The Magic Flute was a different kind of pleasure. I love my trips to ENO — it’s an evening spent in one of the most glorious of ANY theatres in London, hearing some of the world’s most glorious music — but in an evening when I’m not on critical duty. I can just sit back and wallow in pure pleasure. So I did.
Then on Friday I travelled to Stockholm in Sweden for the weekend. The main purpose of my trip was to attend Mamma Mia! The Party! — an immersive dining experience extension of the film that puts partygoers at the centre of the action and songs from Sweden’s most famous-ever pop troupe, that’s coming to the 02 Arena in London in September. During the evening, set in a massive recreation of a Greek taverna (pictured right), you are also served a three-course meal; and at the end of it, the downstairs tables are cleared to make way for a dance floor.
It was a work trip — I’ve been commissioned to write a programme note for the production’s transfer — so I’m not going to comment here on the show itself, as that would be a conflict of interest.But what was fascinating for me, as I was also a guest of the Pop House Hotel around the corner with its fantastic Abba Museum in the basement (I’m pictured right with my husband recreating the Arrival album cover!), is just how much Abba is part of the cultural identity of Sweden nowadays. Fans come here from all over the world.
And just as Mamma Mia! is celebrating the 20th year of its West End opening later this year, audiences just can’t get enough of it. The show’s brilliant tag-line — You already know you’re going to love it! — applies here, too.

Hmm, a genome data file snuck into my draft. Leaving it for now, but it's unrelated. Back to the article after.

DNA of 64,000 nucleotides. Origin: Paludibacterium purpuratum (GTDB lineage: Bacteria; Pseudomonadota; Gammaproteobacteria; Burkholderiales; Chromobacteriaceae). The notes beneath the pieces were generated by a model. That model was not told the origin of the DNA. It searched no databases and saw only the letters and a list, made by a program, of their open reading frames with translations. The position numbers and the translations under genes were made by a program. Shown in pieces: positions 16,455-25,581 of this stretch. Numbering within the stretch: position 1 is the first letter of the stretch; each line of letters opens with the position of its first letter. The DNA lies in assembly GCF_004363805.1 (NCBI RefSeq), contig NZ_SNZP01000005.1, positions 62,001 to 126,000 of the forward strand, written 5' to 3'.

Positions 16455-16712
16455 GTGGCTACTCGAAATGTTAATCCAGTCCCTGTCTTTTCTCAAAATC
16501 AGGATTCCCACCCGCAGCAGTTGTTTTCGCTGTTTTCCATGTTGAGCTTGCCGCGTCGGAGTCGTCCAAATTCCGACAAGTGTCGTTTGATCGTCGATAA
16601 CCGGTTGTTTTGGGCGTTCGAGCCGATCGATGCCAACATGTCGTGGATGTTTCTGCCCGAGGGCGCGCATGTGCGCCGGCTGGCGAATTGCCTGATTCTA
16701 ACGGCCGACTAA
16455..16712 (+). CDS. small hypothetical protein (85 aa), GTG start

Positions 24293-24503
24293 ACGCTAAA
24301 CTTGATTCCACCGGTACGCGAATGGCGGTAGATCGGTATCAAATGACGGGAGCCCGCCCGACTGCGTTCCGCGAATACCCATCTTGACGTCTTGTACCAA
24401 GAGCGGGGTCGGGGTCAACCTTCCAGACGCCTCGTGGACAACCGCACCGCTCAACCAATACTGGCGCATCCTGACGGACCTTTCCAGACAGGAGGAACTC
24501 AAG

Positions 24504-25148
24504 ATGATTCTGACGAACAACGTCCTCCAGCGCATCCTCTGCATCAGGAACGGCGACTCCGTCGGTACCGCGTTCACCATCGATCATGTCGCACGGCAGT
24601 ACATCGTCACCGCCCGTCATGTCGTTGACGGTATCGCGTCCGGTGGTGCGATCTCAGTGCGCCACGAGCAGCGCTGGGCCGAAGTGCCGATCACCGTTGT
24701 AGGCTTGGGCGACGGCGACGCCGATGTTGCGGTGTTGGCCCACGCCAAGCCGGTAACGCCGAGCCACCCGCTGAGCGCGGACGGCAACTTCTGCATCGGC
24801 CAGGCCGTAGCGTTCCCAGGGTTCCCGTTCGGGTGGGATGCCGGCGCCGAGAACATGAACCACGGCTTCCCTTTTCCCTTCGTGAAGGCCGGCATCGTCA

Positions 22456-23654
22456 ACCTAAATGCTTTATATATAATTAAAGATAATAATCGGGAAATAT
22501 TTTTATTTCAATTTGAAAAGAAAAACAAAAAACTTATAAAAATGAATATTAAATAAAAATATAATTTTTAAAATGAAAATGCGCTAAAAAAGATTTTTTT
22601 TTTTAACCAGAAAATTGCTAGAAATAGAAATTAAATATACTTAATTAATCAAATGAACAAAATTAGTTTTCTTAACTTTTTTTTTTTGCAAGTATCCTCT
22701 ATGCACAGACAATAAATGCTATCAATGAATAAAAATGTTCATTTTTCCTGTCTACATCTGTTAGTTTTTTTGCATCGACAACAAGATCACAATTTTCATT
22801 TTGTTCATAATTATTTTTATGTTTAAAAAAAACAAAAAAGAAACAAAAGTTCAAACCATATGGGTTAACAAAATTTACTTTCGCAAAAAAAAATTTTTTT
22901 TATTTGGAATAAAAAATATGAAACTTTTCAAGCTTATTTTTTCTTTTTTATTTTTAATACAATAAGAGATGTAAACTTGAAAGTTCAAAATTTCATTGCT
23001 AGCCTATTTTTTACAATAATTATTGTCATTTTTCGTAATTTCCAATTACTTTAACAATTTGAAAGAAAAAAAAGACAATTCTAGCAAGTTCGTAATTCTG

Looking ahead to this week, there are openings every night again — but at least I don’t have to travel too far for three of them, as they at the theatres closest to my home in Southwark. Tonight (Monday), there’s a revival of James Phillips’s 2005 play The Rubenstein Kiss at Southwark Playhouse, a five minute walk down the street; tomorrow, there’s a revival of David Hare’s 1986 play The Bay at Nice at the Menier Chocolate Factory. Then on Wednesday there’s a transfer from Chicago’s Steppenwolf Theatre for Bruce Norris’s Downstate to the National’s Dorfman.
Thursday brings a transfer from a theatre on my doorstep — Shakespeare’s Globe — to the West End, in the shape of Morgan Lloyd Malcolm’s Emilia; but I missed it short run at the Globe last summer as I was away in Provincetown, and I’m going to miss Thursday’s opening, too, as I’m heading to Florida that day for a few days. I’ve asked if the theatre will accommodate me on Wednesday afternoon’s matinee; they’ve offered tomorrow or Wednesday night instead. It seems curious that the matinee alone is out of bounds when the performance on either side of it is available.
LONDON OPENING NIGHT DIARY: (w/c MARCH 18)
- The Rubenstein Kiss, Southwark Playhouse, opens March 18
- The Bay at Nice, Menier Chocolate Factory, opens March 19
- Downstate, NT Dorfman, opens March 20
- Emilia, Vaudeville, opens March 21